EA has made it clear that it doesn’t agree with Belgium’s assessment of loot boxes as gambling. EA CEO Andrew Wilson argued in May that the fact players always get something absolves loot boxes from the definition, and EA mentioned in June that loot boxes in FIFA 19 will disclose the odds of getting certain player cards for the game’s Ultimate Team feature. It appears, however, that adjustment was not enough for Belgium.

Whether the case goes to court or not, it appears that Belgium will continue its push against loot box practices, stating in part that it will advocate revisions to the country’s gambling laws to directly cover loot boxes according to a translation of Belgian outlet Nieuwsblad.

Our Thoughts

Small market or not, it’s clear that Belgium is not looking to back down against loot box practices and has taken a “all out or else” stance. We’re definitely curious to know where this story goes from here and what sort of repercussions, if any, it will have in the wider gaming world.

Sources: Eurogamer, Rock, Paper, Shotgun

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Riot Games Promises Action to Combat Workplace Sexism

After Kotaku absolutely blew the lid off of a culture of Riot Games sexism, sourcing 28 first-hand accounts from current and former employees, Riot Games has officially responded with an action plan and a number of steps meant to make the company a safer work environment for women.

riot games sexism

After opening with several apologies and statements to fans, employees and partners, the company post outlines a number of new positions and initiatives that are being put in place to address sexism in both the game’s office itself and in its hiring processes.

These steps include the hiring of a new Chief Human Resources Officer and a Chief Diversity Officer; opening up an anonymous hotline for people to report issues as well as evaluating claim investigation processes; hiring two third-party consultants to evaluate the company; and overhauling recruitment practices and training.

In addition, the post mentioned that more direct action would be taken on specific employees including firings, though details weren’t provided for legal and privacy reasons.

“We’ve always believed that Riot should be the home for the very best talent in gaming. It’s clear we’ve fallen short of that goal,” closes the post. “But we’ve never backed down from a challenge before and we don’t plan to start now.”

Our Thoughts

Those are a whole lot of pretty words, to be sure, but those will still ring hollow until there’s some honest and noticeable action taken at Riot Games. We suspect that there will be a follow-up at some time later down the line to see if these initiatives have actually made an appreciable difference.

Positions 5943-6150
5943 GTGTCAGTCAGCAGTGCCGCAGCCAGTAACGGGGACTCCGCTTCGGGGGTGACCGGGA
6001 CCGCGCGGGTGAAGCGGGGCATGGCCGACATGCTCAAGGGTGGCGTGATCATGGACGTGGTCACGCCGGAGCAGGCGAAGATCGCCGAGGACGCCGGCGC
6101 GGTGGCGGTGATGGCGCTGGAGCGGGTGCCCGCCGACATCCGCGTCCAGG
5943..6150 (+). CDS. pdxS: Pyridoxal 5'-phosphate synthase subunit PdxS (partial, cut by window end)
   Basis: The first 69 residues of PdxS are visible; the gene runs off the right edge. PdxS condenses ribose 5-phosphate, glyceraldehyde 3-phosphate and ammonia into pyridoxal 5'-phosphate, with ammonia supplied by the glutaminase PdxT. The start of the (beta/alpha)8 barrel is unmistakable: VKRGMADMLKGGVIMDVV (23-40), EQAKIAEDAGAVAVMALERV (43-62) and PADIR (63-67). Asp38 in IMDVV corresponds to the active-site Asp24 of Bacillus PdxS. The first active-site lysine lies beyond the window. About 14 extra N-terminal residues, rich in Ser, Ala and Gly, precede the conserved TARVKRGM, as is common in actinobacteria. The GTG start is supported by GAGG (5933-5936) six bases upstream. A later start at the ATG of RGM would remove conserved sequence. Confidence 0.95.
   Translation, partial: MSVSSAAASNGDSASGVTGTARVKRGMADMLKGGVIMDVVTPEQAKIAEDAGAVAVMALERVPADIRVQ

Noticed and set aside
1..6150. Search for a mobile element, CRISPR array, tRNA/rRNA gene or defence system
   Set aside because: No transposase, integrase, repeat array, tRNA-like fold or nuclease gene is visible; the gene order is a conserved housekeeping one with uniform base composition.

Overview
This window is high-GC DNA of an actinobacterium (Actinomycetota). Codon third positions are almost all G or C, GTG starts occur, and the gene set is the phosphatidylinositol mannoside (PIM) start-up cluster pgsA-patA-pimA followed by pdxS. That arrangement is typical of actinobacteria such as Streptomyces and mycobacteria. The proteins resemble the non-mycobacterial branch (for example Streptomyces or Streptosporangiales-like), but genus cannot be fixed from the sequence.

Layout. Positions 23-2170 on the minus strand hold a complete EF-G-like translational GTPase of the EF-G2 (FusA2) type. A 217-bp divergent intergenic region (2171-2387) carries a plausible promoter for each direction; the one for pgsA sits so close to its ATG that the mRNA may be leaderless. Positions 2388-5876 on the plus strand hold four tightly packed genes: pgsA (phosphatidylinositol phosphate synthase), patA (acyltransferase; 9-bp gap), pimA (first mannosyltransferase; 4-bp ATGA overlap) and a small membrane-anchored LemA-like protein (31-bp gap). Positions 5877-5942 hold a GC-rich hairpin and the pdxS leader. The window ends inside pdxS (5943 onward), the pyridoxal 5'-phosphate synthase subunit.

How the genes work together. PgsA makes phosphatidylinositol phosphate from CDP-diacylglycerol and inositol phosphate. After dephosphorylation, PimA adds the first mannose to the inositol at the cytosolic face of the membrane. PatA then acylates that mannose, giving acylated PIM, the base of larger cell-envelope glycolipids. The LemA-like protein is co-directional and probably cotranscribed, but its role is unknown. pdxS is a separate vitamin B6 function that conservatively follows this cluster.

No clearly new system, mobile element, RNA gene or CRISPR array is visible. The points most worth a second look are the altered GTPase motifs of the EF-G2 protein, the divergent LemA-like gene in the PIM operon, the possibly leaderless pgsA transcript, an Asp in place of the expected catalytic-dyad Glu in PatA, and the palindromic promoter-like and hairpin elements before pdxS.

Source: Riot Games website

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Money Laundering Being Performed via Major Mobile Games

In what’s probably one of the more unique illegal money-making schemes I’ve ever come across, a report from a German cybersecurity firm is stating that mobile game money laundering is a thing, where criminals use some of the most popular mobile titles to launder hundreds of thousands of dollars with reported ease.

mobile game money laundering

According to the report from Kromtech, the security firm that discovered the practice, these types of money laundering activities are being performed on several major mobile titles such as Clash Royale, Clash of Clans and Marvel Contest of Champions.

Here’s how it works: criminals have taken stolen credit card information, made in-game purchases and then resold game accounts with those purchases on digital re-sellers like G2G or iGameSupply without the transaction being associated to the stolen cards.

The laundering operation is reportedly made easier with generally lax account creation requirements. Kromtech used Apple ID as an example, where creating an account requires an e-mail address, a password, a date of birth and some answered security questions. According to the firm, criminals have even managed to automate account creation.

“This process should be much more complicated than it is now,” remarked Kromtech security researcher Bob Diachenko. “When we started digging into this, I was also surprised to see the amount of shadow business behind the internal currency. This internal currency just became a real currency in the real world.”

Our Thoughts

You know, it’d almost be worthy of respect for cleverness if it wasn’t astonishingly illegal and very likely destroying the lives of those whose card information was stolen. Clearly, the folks behind the games in question as well as mobile app storefronts need to tighten their security measures to cut off this cash flow.

Source: Kotaku